Sports Medicine

, Volume 45, Issue 8, pp 1107–1119 | Cite as

Gluteal Tendinopathy: A Review of Mechanisms, Assessment and Management

  • Alison Grimaldi
  • Rebecca Mellor
  • Paul Hodges
  • Kim Bennell
  • Henry Wajswelner
  • Bill Vicenzino
Review Article


Tendinopathy of the gluteus medius and gluteus minimus tendons is now recognized as a primary local source of lateral hip pain. The condition mostly occurs in mid-life both in athletes and in subjects who do not regularly exercise. Females are afflicted more than males. This condition interferes with sleep (side lying) and common weight-bearing tasks, which makes it a debilitating musculoskeletal condition with a significant impact. Mechanical loading drives the biological processes within a tendon and determines its structural form and load-bearing capacity. The combination of excessive compression and high tensile loads within tendons are thought to be most damaging. The available evidence suggests that joint position (particularly excessive hip adduction), together with muscle and bone elements, are key factors in gluteal tendinopathy. These factors provide a basis for a clinical reasoning process in the assessment and management of a patient presenting with localized lateral hip pain from gluteal tendinopathy. Currently, there is a lack of consensus as to which clinical examination tests provide best diagnostic utility. On the basis of the few diagnostic utility studies and the current understanding of the pathomechanics of gluteal tendinopathy, we propose that a battery of clinical tests utilizing a combination of provocative compressive and tensile loads is currently best practice in its assessment. Management of this condition commonly involves corticosteroid injection, exercise or shock wave therapy, with surgery reserved for recalcitrant cases. There is a dearth of evidence for any treatments, so the approach we recommend involves managing the load on the tendons through exercise and education on the underlying pathomechanics.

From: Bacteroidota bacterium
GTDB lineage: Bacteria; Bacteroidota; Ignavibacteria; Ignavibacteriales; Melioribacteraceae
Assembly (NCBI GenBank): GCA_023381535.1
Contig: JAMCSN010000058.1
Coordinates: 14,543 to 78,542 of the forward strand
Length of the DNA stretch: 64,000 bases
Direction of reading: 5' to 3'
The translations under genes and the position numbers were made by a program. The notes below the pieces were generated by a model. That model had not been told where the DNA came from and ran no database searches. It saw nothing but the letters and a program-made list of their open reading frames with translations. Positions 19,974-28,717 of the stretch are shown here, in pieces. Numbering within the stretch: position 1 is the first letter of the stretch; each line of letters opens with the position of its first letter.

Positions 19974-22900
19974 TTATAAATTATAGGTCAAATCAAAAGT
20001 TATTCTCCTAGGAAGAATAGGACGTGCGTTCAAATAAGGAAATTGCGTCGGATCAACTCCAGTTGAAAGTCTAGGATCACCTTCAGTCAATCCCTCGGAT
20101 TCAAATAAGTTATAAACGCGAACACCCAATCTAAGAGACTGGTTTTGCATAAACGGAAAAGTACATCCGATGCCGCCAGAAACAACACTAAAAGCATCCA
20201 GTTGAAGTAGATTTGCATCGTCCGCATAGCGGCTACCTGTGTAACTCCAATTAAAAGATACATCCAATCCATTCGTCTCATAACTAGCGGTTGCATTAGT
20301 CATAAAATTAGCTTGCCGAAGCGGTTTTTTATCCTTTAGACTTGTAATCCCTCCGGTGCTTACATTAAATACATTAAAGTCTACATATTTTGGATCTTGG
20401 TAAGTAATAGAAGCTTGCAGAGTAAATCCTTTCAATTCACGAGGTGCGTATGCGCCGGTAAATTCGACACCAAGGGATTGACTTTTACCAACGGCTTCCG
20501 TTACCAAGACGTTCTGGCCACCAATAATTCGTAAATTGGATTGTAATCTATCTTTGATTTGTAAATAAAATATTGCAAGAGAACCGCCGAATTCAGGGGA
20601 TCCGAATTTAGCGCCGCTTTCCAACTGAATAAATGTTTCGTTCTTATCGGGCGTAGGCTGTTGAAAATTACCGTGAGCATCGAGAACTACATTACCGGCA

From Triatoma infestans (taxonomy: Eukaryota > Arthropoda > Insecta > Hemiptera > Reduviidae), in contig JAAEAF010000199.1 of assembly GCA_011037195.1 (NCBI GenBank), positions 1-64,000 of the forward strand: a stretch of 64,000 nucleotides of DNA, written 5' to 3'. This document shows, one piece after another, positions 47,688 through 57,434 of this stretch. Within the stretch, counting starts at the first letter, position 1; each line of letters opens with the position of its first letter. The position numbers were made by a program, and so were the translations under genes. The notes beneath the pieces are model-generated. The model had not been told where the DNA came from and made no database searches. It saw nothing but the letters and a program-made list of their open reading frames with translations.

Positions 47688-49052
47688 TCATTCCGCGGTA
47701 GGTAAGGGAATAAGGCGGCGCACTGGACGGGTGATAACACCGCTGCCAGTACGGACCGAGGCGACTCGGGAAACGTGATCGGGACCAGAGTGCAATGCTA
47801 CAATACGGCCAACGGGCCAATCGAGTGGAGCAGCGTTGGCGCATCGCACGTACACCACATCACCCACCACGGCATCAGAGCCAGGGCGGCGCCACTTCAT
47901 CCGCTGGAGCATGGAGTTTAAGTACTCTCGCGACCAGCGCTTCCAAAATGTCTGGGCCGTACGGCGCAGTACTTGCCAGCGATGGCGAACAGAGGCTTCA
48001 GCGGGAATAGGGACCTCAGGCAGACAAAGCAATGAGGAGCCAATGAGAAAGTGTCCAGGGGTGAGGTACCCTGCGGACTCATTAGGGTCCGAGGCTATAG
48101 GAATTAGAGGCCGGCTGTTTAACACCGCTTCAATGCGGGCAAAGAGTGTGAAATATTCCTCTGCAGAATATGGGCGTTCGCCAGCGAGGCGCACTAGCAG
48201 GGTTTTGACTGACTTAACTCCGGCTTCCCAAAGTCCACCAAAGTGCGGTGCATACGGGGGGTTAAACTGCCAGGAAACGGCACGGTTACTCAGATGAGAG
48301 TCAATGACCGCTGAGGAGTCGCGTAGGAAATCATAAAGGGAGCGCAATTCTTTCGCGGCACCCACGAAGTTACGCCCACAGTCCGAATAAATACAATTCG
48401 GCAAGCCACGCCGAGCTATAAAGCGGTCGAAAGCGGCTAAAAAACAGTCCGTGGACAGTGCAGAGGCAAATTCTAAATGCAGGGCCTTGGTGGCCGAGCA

Great Trochanter Corticosteroid Injection Abductor Muscle Shock Wave Therapy Shaft Angle 
These keywords were added by machine and not by the authors. This process is experimental and the keywords may be updated as the learning algorithm improves.



This paper is a review only and does not contain individual patient data or clinical studies. None of the authors has any conflict of interest nor any financial relationships with any sponsoring organization.

Kim Bennell and Paul Hodges are supported by National Health and Medical Research Council Fellowships (#1058440 and #1002190, respectively).


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Copyright information

© Springer International Publishing Switzerland 2015

Authors and Affiliations

  • Alison Grimaldi
    • 1
  • Rebecca Mellor
    • 2
  • Paul Hodges
    • 3
  • Kim Bennell
    • 4
  • Henry Wajswelner
    • 5
  • Bill Vicenzino
    • 2
  1. 1.PhysiotecTarragindiAustralia
  2. 2.School of Health and Rehabilitation SciencesThe University of QueenslandSt LuciaAustralia
  3. 3.NHMRC Centre of Clinical Research Excellence in Spinal Pain, Injury and HealthThe University of QueenslandSt LuciaAustralia
  4. 4.Department of Physiotherapy, Centre for Health, Exercise and Sports MedicineUniversity of MelbourneCarltonAustralia
  5. 5.Department of Physiotherapy and Lifecare PhysiotherapyLaTrobe UniversityBundooraAustralia

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